>tell you its status.  There is a good sized panel in the front that has
>a slot to allow the carriers in, and which "floats" independently from
>the rest of the front, so that the carrier position can be raised or
>lowered for focusing.  There is also a slot in the back of the unit to
>allow the carrier to pass through partially during scans.  The unit
>makes a series of different sounds depending upon the function
>activated.  Overall, it is both quieter and faster than the other
>scanners I have owned.
>
>The slide carrier takes 4 mounted 35mm slides, the film carrier takes up
>to six frames of unmounted 35mm film.  The slide carrier is very easy to
>work with, the film carrier was, at least for me, awkward.  It
>could be made quicker to use, in my opinion.  If you are doing
>"production scans" best to have at least two carriers at hand so you can
>load one while scanning the other.
>
>Prescans are very quick, and are large so you can really see what
>you are looking at.  Some prescans on other film scanners I've had are
>very small or such low resolution that they are difficult to determine
>what one is looking at.
>
>Scan Quality: Well, this is what its really all about, I suppose.  No
>matter how nice the software is, or how pretty the box the scanner
>comes in, if the scans are no good, what's the point?
>
>The scan quality from the SS4000+ was amazing.  Since the SS4000+ seems
>to recalibrate before each scan, I didn't see any streaking, or "lazy
>sensors", and believe me, after the problems I had with other
>scanners, I was looking for problems.  I looked for color fringing, or
>images out of registration, but there was none.  Then I looked for the
>usual party of "noisemakers" in the shadows of slides.  Nope.  I tried
>playing with levels in Photoshop to force some stuff hidden in the
>shadows to show itself.  It wasn't until I ended up with an image that
>was beyond recognition that I was able to make anything approaching
>"noise" show up.
>
>Basically, this scanner does not create noise in shadows, under any
>normal scanning conditions.  The next thing I looked at was the
>gradients and grain.  Now, I know that many claim that scanners in the
>2400 to 2700 dpi range amplify grain, and that may explain what I'm
>about to write.  I think the thing that most amazed me was how grainless
>most scans from the SS4000+ of my slides were, compared to the other
>scanners I have used.  As a result of the exaggerated grain my others
>scanners have exhibited, I got into the habit of being very judicious
>with using unsharp masking, because it usually made the grain that much
>more apparent.
>
>Well, with the SS4000+ at 4000 dpi, my scans could handle pretty much
>any level of unsharp masking I threw at them without showing grain.  At
>first, I suspected Polaroid had defocused the unit to reduce grain, but
>this isn't the case.  The sharpness of the image was certainly there.  I
>think it has something to do with the lighting design.  Both
>dust/dirt/defects and grain get suppressed without sacrificing sharpness
>(the unit has auto focus, by the way, and it seems to do a good job of it).
>
>My Minolta Dual II is sharper than my previous HP S-10 and S-20, BUT,
>I've had to put up with pretty serious increases in the amount of grain,
>dust and dirt that shows up on the scans. Again, I suspect it is the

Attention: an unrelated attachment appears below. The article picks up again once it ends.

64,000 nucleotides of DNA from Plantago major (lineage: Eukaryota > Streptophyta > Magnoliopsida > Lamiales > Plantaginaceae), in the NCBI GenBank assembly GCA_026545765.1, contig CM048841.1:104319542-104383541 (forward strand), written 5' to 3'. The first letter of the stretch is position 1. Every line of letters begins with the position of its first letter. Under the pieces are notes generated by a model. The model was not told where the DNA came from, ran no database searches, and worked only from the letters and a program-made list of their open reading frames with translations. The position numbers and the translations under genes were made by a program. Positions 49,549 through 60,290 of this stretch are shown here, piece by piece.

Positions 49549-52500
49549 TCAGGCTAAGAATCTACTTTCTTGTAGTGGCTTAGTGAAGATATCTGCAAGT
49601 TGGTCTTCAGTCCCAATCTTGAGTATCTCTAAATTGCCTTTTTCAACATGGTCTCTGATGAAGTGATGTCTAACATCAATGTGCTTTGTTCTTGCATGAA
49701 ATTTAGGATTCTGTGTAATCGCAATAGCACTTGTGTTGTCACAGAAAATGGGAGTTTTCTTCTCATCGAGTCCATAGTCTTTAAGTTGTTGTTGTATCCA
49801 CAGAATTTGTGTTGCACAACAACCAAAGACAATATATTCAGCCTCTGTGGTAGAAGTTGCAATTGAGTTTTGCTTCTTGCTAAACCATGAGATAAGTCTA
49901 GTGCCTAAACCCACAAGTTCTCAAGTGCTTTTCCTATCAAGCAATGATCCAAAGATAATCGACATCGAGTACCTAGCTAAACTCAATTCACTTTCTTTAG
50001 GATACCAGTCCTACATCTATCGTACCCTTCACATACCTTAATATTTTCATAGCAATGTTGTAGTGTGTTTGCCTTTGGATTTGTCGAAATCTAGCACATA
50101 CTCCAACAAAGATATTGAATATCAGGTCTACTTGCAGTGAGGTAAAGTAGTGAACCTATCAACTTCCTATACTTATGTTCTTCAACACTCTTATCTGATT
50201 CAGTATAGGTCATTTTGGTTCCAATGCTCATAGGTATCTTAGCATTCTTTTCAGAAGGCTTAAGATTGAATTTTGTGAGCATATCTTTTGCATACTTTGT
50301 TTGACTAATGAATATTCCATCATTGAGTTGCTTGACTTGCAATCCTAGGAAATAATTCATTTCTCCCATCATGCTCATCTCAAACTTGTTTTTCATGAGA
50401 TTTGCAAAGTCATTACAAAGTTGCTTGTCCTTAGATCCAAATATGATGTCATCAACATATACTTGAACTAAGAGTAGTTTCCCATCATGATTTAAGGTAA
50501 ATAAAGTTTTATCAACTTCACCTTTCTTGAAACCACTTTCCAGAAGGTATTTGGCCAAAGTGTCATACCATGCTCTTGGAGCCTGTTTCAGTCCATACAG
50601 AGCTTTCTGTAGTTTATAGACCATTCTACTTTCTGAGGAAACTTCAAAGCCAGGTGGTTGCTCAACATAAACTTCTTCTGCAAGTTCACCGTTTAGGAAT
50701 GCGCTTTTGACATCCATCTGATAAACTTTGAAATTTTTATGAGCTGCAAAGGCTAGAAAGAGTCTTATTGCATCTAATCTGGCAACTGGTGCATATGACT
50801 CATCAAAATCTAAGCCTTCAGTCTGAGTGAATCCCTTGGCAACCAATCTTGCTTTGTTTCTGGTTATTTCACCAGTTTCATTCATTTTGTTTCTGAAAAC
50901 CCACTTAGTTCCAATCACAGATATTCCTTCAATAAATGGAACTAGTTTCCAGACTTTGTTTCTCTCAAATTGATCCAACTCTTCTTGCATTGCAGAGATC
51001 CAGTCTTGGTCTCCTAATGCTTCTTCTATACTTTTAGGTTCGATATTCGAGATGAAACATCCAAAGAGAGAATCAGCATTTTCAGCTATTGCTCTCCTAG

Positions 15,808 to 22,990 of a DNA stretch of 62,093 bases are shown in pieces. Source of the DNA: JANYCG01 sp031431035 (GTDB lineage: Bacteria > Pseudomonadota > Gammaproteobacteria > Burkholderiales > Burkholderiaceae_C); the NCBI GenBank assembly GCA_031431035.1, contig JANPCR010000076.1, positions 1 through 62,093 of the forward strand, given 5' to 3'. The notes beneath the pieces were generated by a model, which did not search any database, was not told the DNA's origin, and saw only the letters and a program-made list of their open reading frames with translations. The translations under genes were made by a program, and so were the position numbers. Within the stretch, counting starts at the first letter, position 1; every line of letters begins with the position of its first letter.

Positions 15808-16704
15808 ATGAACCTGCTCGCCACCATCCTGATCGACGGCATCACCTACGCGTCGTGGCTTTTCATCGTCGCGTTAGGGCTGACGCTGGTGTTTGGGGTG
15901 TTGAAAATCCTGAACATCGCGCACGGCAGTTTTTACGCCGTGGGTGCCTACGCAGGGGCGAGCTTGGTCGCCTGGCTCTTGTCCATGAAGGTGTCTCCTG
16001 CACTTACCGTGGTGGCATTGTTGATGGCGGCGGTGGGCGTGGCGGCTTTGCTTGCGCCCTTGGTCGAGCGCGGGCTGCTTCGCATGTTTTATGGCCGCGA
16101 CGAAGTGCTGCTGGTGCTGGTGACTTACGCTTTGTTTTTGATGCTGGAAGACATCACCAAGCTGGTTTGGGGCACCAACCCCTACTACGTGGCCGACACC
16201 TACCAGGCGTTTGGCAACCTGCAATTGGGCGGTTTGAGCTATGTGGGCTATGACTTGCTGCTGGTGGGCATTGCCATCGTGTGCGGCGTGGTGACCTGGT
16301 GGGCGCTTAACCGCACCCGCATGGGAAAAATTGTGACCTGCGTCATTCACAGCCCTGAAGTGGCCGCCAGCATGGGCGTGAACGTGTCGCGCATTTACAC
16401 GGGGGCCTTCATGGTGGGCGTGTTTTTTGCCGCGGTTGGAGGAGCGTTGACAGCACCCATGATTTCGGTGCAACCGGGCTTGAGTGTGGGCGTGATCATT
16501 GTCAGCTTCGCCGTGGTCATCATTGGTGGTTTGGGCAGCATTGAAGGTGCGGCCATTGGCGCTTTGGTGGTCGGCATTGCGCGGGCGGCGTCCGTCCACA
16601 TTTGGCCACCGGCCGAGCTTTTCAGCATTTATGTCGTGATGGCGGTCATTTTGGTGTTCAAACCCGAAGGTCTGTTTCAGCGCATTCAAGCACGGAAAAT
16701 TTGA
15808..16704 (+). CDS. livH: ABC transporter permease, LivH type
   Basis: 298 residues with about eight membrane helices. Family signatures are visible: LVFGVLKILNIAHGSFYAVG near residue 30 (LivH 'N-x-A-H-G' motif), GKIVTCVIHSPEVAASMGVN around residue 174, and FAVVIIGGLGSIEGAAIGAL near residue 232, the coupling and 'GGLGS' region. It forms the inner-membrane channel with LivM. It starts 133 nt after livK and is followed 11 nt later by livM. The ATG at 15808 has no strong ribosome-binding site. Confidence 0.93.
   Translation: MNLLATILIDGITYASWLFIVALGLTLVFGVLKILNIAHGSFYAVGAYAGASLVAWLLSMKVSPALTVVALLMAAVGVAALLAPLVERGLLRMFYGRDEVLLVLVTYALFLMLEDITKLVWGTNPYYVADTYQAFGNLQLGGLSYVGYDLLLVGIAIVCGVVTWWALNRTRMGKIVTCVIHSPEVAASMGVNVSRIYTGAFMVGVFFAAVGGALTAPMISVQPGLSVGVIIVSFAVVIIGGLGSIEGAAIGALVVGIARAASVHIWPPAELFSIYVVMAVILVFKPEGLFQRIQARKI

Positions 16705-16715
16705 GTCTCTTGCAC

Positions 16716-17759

>lighting used.  The SS4000+ seems to take advantage of the lighting
>design to maintain the image sharpness while leaving behind the parts
>that don't really add to the image.  And while the scans do require some
>unsharp masking, as do all scans, getting them up to the original
>definition, adds no noise or defects.  In fact, I was able to
>push the USM (unsharp masking) to the point where the image was looking
>sharper than the original and still didn't exhibit noise or distracting
>artifacts.
>
>Since depth of field issues often come up in regard to film scanners, I
>can tell you I saw no softness on the edges of any slides I scanned
>unless it was there on the source slide to begin with.
>
>You need to have a goodly amount of hard drive or other storage space
>available because the scans are about 56 megs (in 8 bit color) or 112
>megs (in 16 bit color), depending on how you wish to capture them.
>
>Although I did not get a chance to use Silverfast with the SS4000+ (I
>had a beta version available, but didn't have the time) it should be
>available for the SS4000+ now or in the near future.  I believe it
>allows for multipass scanning, although I don't know if you'd see much
>advantage since the scanner is already so noiseless.
>
>Since the SS4000+ has a higher bit depth than the SS4000, it should, in
>theory, have a better dynamic range than the later.  Others have
>mentioned that the SS4000 is pretty much noiseless in shadows, so I
>guess the SS4000+ is just quieter still.  Lastly, the one sent to me
>didn't come with a cleaning brush, so I assume the problem with dust
>getting in the carrier positioning sensor has been resolved, as well.
>
>Is the SS4000+ "magic"?  No.  I still struggled somewhat to get decent
>scans from my older negatives which are grainy or fading, and although
>it is considerably faster than the other scanners I've worked
>with, for production use, it would be nice to have an automated slide
>feeder.  But, it is the best film scanner I have used, by quite a
>distance. If it is in your price range, it will certainly save you some
>headaches that other scanners serve up.
>
>Art
>
>
>
>
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>Subject: [filmscanners] Finally, I can talk about the SS4000+ (LONG)
>


Bob Goldstein  408/253-4489